In this Lesson, you will learn about the history, benefits, and theories of communication. After this lesson, you should be familiar with the basic elements of public speaking and the ethical principles of public speaking. We will also examine speaker anxiety and ways to overcome it. This lesson is the foundation for your journey as a student of rhetoric and public speaking.
A common misconception about public speaking is that people are born with a natural ability to communicate effectively with others. Some people may seem like natural orators, but public speaking skills are not innate. Public speaking is a learned skill that almost anyone can master with knowledge of effective communication skills and practice.
Public speaking skills are highly beneficial a professional, academic, and personal capacity. Public speaking can help you learn how to communicate your ideas clearly, think critically, and navigate job interviews and presentations with ease.
John F. Kennedy is known as one of the most gifted orators in history. Watch this video of his speech on the space effort. Think about what made him such an effective speaker, how much experience he had, and how much practice it took to become the gifted orator he was.
President Kennedy, 1962, Speaking on the space effort at Rice University
The systemization of public speaking began with the rise of democracy in Ancient Greece. The Greeks called public speaking “rhetoric,” which simply means the art of persuasion. For the Greeks, public speaking was a means to persuade the people and the governing powers in a public forum. However, public speaking was also used to inform or praise others.
The Greeks approached public speaking and persuasion the old fashioned way—through public discourse and face-to-face interaction. This was a time when multimedia (i.e., television, radio, newspaper, and internet) could not be used to convey messages to the masses. Public speaking was the only way to get a message out to the people.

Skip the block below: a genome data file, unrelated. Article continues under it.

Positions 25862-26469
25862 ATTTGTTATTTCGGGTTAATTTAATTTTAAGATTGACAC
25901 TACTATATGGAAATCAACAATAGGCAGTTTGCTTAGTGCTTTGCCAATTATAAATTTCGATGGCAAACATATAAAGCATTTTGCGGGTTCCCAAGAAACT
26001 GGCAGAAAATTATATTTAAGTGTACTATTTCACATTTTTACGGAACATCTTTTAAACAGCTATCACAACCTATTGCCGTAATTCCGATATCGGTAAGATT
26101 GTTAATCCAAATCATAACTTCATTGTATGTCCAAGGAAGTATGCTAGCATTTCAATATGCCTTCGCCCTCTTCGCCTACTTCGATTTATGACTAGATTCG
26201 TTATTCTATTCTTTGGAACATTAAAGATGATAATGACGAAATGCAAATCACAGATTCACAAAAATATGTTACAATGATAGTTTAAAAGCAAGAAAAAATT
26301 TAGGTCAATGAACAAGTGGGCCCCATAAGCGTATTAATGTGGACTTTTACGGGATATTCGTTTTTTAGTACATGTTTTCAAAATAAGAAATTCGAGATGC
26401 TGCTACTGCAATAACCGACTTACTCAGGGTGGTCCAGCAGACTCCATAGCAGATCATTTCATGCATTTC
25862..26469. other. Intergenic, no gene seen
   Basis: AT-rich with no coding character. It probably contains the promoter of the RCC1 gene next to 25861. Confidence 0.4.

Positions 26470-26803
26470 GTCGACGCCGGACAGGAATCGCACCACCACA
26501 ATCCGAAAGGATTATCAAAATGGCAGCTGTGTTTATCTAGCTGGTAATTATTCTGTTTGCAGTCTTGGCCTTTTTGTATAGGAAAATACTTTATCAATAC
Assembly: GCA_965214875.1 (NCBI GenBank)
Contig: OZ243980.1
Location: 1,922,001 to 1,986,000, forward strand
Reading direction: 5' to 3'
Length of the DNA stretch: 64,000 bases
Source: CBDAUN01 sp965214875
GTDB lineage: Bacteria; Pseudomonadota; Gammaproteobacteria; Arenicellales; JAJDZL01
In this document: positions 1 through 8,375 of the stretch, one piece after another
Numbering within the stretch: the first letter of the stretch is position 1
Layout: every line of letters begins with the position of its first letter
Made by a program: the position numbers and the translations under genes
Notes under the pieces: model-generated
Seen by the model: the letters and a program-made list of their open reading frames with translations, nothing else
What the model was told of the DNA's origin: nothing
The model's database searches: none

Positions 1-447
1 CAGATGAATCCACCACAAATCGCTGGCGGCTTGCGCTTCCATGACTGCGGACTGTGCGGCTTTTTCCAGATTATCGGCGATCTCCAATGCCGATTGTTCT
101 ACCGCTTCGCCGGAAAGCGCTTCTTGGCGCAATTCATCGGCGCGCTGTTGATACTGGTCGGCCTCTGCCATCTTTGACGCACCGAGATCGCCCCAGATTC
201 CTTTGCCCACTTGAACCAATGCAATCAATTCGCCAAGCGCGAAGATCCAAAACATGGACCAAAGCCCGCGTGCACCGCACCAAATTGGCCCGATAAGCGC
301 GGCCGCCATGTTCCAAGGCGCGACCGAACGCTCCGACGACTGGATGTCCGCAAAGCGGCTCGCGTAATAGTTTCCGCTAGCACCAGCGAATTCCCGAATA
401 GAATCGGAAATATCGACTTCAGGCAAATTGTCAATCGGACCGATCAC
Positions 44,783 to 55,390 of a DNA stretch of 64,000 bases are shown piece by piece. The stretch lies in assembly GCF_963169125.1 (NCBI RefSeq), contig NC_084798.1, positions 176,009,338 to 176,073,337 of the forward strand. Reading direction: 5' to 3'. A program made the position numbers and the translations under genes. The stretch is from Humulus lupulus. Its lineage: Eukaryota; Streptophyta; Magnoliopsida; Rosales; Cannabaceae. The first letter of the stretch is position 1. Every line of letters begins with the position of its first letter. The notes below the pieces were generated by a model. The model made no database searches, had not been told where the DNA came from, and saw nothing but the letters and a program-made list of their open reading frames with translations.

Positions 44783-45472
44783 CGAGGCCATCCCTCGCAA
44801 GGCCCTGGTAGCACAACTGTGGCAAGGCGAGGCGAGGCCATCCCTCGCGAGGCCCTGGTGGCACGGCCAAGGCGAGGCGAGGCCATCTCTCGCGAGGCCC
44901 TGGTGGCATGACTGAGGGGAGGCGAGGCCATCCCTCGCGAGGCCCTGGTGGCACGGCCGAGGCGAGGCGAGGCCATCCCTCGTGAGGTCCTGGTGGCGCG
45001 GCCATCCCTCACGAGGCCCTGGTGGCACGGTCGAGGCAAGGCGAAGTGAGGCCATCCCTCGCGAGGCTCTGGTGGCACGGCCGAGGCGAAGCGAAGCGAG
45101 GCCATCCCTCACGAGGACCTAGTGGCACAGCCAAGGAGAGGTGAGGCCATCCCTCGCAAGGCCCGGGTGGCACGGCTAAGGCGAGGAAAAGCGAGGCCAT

While the concept of public speaking has basically remained the same throughout history, this field of communication has gone through many transformations and changes. The way in which societies have understood the importance and use of public speaking has varied and changed over the years.
“A good orator is pointed and impassioned.”
The Classical Period gave rise to the art and study of public speaking. Characterized by a wealth of great philosophers, orators, and rhetoricians, these were the times of Socrates, Aristotle, Plato, and Cicero. Public speaking was mainly used as a means to persuade, but Quintilian took his line of thinking further and suggested that public speaking was inherently moral.
Many concepts from the Classical Period are still used in the study of public speaking today. These concepts include Aristotle’s concepts of ethos, pathos, and logos and Cicero’s five canons of rhetoric—invention, arrangement, style, memory, and delivery. However, very little was contributed to the rhetorical studies after the death of Quintilian (about 100 AD) until the fall of the Roman Empire (410 AD).
Scroll for more information
Public speaking involves four specific elements—Why? Who? What? and Where? When preparing for a speech, you must consider each of these elements. You need to know the purpose of your speech (e.g., to entertain, inform, or persuade), your audience, t the reason for the speech, and where the speech will be given.